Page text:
WASHINGTON — As many as two gunmen launched an attack Monday morning inside the Washington Navy Yard, spraying gunfire on office workers in the cafeteria and in the hallways at the heavily secured military installation in the heart of the nation's capital, authorities said. At least 13 people were killed, including one gunman, D.C. Mayor Vincent Gray said at a news conference.
The gunman died after he fired on a police officer, and police hunted for a second possible attacker who may have been disguised in a military-style uniform, authorities said. It wasn't clear how the gunman died.
In addition to the dead, at least three people were wounded. One of the injured included a D.C. police officer. A hospital official has said that the three people wounded are expected to survive.
Investigators said they had not established a motive for the shooting rampage, which unfolded less than four miles from the White House. As for whether it may have been a terrorist attack, Gray said: "We don't have any reason to think that at this stage."
The FBI took charge of the investigation. The dead gunman was identified as Aaron Alexis by two federal law enforcement officials who spoke on condition of anonymity because they were not authorized to speak publicly.
One of those officials said Alexis, 34, was from Texas and is believed to have gotten into the Navy Yard by using an employee's identification card. It is not yet clear if that person was an accomplice or if the ID was stolen.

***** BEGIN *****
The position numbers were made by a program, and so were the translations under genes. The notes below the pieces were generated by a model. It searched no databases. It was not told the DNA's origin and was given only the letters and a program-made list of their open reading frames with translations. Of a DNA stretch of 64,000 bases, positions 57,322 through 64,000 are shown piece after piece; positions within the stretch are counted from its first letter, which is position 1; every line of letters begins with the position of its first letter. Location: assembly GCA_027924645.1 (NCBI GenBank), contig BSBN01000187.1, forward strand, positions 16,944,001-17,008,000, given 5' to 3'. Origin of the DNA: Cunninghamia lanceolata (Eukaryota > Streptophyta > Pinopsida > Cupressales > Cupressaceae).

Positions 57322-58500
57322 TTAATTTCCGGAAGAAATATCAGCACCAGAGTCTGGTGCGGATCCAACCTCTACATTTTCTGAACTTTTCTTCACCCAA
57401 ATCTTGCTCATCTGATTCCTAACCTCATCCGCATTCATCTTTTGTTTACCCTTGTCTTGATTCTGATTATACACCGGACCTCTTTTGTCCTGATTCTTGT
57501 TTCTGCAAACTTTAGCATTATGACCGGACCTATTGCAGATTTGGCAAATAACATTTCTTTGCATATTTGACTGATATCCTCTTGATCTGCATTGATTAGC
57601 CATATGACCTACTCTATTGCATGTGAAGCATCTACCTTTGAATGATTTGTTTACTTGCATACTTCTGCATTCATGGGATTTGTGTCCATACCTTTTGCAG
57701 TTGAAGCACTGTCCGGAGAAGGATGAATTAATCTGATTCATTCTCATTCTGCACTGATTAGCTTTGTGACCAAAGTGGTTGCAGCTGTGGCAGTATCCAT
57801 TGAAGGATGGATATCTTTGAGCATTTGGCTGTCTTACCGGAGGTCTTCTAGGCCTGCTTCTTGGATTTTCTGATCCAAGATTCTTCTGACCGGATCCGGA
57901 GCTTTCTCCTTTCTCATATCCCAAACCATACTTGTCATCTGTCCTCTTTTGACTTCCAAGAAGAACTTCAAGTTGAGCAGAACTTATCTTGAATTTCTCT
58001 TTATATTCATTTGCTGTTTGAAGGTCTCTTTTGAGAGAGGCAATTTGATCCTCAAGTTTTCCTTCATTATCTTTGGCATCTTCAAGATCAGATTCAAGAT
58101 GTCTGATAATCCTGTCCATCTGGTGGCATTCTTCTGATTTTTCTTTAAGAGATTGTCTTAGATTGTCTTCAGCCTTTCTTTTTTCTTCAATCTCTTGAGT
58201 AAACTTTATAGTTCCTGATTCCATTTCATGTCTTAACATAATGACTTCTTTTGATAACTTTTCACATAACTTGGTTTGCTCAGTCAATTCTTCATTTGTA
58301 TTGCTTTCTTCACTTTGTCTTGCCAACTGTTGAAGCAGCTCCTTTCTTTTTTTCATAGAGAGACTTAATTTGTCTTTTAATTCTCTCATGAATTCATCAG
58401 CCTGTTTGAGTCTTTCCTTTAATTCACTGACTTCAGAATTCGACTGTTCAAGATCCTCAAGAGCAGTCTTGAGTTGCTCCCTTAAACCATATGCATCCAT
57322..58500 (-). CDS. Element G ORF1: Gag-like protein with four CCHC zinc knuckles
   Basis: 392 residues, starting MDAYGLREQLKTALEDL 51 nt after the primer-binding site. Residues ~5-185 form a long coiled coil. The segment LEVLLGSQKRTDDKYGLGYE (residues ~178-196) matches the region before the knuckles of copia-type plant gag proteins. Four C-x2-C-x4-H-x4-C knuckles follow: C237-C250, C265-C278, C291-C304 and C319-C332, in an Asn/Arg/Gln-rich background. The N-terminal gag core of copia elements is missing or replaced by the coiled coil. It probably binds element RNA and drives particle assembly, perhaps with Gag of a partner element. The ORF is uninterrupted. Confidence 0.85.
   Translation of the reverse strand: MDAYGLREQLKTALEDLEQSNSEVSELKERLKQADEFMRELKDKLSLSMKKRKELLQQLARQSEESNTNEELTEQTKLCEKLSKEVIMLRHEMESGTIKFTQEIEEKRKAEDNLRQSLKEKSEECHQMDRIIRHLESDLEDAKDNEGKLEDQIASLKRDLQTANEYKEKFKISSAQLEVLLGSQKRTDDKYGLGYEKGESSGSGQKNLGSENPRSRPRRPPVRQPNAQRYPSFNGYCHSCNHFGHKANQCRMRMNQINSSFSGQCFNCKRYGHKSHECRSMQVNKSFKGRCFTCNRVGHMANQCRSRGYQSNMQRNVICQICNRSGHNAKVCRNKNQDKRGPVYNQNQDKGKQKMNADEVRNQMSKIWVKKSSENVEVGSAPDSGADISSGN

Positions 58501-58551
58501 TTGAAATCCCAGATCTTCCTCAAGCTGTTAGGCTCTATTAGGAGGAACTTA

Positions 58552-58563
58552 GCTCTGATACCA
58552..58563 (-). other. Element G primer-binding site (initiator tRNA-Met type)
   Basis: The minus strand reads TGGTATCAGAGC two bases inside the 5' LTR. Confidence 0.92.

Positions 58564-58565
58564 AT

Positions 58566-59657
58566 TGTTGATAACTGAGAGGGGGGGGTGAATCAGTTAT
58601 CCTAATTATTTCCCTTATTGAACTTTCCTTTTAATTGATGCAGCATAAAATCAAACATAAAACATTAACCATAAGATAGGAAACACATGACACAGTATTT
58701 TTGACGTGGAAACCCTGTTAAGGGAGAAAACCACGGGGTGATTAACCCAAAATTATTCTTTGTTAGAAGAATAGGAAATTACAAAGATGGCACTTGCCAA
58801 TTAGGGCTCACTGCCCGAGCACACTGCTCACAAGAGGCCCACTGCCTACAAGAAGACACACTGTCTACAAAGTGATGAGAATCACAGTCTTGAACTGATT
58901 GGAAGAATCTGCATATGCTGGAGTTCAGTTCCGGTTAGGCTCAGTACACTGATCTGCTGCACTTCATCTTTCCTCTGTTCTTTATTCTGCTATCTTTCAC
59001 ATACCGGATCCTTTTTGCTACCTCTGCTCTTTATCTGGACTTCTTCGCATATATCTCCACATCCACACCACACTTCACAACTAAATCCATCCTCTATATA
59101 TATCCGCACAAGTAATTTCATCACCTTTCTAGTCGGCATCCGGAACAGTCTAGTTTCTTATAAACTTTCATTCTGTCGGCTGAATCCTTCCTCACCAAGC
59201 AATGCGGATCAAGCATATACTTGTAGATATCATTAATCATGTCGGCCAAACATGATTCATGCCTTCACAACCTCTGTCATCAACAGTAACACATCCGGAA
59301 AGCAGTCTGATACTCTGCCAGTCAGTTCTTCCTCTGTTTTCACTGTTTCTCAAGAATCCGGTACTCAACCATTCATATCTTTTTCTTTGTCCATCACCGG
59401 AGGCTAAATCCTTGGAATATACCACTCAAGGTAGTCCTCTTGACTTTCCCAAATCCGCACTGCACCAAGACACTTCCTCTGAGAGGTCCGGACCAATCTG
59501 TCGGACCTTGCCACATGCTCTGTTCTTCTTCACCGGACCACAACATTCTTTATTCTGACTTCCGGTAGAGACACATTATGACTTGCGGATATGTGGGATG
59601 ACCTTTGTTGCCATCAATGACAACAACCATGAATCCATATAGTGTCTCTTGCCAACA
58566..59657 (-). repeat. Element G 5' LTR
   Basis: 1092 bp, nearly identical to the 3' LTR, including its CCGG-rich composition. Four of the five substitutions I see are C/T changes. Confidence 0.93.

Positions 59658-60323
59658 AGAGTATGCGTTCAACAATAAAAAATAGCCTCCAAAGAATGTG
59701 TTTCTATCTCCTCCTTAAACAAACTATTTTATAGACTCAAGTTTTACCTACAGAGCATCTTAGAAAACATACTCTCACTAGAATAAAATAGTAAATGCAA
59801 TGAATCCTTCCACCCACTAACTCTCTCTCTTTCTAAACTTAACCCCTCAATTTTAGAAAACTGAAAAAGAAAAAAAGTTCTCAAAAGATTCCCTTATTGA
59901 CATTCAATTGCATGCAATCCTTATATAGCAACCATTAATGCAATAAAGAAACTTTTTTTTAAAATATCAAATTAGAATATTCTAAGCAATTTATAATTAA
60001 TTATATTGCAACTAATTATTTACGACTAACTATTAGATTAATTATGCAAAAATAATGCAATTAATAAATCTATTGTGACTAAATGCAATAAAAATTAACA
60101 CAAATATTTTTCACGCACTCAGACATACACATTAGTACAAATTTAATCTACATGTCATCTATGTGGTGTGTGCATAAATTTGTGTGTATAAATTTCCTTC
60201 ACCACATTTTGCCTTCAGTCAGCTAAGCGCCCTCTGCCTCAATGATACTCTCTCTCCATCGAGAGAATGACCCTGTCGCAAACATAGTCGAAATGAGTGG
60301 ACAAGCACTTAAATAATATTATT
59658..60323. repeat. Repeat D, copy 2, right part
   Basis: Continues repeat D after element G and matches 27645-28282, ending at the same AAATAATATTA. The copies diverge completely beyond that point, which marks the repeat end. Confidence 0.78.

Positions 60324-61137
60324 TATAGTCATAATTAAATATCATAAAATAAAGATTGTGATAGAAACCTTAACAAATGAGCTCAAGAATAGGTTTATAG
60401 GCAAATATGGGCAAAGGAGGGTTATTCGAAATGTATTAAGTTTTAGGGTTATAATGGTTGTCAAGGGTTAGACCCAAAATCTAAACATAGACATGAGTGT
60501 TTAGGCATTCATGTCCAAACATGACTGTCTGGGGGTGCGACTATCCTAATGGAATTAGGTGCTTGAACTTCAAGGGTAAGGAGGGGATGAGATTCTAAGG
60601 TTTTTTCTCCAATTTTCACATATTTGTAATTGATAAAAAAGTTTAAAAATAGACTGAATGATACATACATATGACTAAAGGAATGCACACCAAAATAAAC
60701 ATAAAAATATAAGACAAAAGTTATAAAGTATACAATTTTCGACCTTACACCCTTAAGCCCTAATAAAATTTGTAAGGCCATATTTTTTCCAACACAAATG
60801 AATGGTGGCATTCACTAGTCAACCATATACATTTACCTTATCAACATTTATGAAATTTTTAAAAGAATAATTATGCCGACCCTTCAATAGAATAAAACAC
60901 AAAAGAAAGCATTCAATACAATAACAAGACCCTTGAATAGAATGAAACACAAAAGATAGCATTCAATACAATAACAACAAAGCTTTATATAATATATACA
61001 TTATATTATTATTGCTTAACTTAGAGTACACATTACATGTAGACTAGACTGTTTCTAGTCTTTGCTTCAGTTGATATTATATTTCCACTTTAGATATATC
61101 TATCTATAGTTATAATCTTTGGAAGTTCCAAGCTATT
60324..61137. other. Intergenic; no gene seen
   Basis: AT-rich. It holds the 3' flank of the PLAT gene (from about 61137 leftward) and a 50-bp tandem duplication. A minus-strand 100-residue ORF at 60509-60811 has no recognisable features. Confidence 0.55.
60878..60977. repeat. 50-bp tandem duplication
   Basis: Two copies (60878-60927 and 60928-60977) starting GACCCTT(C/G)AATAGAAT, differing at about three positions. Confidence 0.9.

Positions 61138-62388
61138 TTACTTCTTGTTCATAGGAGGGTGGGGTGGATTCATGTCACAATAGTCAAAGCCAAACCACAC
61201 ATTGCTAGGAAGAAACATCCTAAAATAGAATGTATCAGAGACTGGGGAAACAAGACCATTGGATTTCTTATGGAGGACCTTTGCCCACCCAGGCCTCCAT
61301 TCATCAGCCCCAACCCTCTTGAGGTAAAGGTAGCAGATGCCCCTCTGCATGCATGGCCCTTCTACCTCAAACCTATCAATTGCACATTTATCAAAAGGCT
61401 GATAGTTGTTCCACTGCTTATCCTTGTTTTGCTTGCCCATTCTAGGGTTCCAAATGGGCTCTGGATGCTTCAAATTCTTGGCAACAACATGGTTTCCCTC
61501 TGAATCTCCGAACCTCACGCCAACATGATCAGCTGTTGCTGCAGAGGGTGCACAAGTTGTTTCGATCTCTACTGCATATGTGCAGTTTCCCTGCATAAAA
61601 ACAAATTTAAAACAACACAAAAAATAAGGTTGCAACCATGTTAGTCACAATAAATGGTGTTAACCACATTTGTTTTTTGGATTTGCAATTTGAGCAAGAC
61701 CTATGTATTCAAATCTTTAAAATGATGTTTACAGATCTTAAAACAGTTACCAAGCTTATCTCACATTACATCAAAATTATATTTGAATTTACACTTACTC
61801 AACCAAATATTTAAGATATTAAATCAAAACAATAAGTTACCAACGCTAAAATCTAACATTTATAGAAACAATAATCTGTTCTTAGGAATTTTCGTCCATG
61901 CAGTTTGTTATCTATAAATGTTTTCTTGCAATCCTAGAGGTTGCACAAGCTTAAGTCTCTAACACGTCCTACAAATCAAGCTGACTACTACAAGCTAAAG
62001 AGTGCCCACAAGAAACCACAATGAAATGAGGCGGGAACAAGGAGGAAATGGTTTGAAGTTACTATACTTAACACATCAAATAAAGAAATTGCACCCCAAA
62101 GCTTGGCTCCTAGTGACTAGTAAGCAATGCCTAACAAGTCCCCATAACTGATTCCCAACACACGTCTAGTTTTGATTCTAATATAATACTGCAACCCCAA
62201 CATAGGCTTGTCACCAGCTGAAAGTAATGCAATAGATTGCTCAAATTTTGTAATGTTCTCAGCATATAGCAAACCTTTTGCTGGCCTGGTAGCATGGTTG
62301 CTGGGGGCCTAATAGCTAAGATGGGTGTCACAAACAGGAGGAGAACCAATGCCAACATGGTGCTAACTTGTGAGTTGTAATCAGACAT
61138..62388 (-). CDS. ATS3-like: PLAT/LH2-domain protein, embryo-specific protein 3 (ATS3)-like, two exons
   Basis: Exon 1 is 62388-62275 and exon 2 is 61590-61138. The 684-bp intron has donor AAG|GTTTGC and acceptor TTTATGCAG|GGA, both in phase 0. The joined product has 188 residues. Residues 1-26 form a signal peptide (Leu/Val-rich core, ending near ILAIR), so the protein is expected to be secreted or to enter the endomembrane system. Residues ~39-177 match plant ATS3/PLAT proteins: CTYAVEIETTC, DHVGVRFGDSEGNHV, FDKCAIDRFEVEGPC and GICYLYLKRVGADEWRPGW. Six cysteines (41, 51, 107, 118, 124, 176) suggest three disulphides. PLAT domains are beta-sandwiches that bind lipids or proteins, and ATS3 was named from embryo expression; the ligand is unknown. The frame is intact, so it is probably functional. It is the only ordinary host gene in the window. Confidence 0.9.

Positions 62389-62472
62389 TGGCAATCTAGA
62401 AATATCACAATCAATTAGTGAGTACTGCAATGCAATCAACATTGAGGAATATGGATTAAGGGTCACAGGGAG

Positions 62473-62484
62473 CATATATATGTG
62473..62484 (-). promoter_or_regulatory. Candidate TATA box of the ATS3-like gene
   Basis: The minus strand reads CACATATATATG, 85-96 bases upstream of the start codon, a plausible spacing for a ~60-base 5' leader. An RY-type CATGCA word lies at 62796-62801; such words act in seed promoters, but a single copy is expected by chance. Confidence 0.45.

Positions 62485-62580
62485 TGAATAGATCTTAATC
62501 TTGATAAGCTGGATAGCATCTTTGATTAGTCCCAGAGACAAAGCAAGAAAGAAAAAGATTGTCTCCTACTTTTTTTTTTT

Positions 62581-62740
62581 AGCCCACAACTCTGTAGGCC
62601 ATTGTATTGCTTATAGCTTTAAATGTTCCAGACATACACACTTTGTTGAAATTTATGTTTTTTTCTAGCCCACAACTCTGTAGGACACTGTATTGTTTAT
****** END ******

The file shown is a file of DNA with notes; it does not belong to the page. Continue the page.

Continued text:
In a statement, the Navy said Alexis was a full-time reservist from 2007 to 2011. He left the Navy on Jan. 31, 2011, as a petty officer 3rd class, according to the statement. It's not immediately clear why he left.
Alexis had been working for the fleet logistics support squadron No. 46, in Fort Worth, Texas. The Navy says his home of record was New York City.
Around midday, police said they were searching for two men who may have taken part in the attack — one carrying a handgun and wearing a tan Navy-style uniform and a beret, the other armed with a long gun and wearing an olive-green uniform. Washington Police Chief Cathy Lanier said it was unclear if those men were members of the military.
But later in the day, police said in a tweet that the man in the tan uniform had been identified and was not involved in the shooting.
As emergency vehicles and law enforcement officers flooded streets around the complex, a helicopter hovered overhead, nearby schools were locked down and airplanes at nearby Reagan National Airport were grounded so they would not interfere with law-enforcement choppers.
A short distance away, security was increased at the Capitol and other federal buildings, but officials said there was no known threat.
President Barack Obama mourned yet another mass shooting in the U.S. that he said took the lives of American patriots. Obama promised to make sure "whoever carried out this cowardly act is held responsible."
The area where the rampage took place, known as Building 197, was part of the headquarters for Naval Sea Systems Command, which buys, builds and maintains ships, submarines and combat systems. The yard is a labyrinth of buildings protected by armed guards at gates and metal detectors, and employees have to show their IDs to come and go.
About 3,000 people work at the headquarters, many of them civilians.
Read more in Tuesday's Arkansas Democrat-Gazette.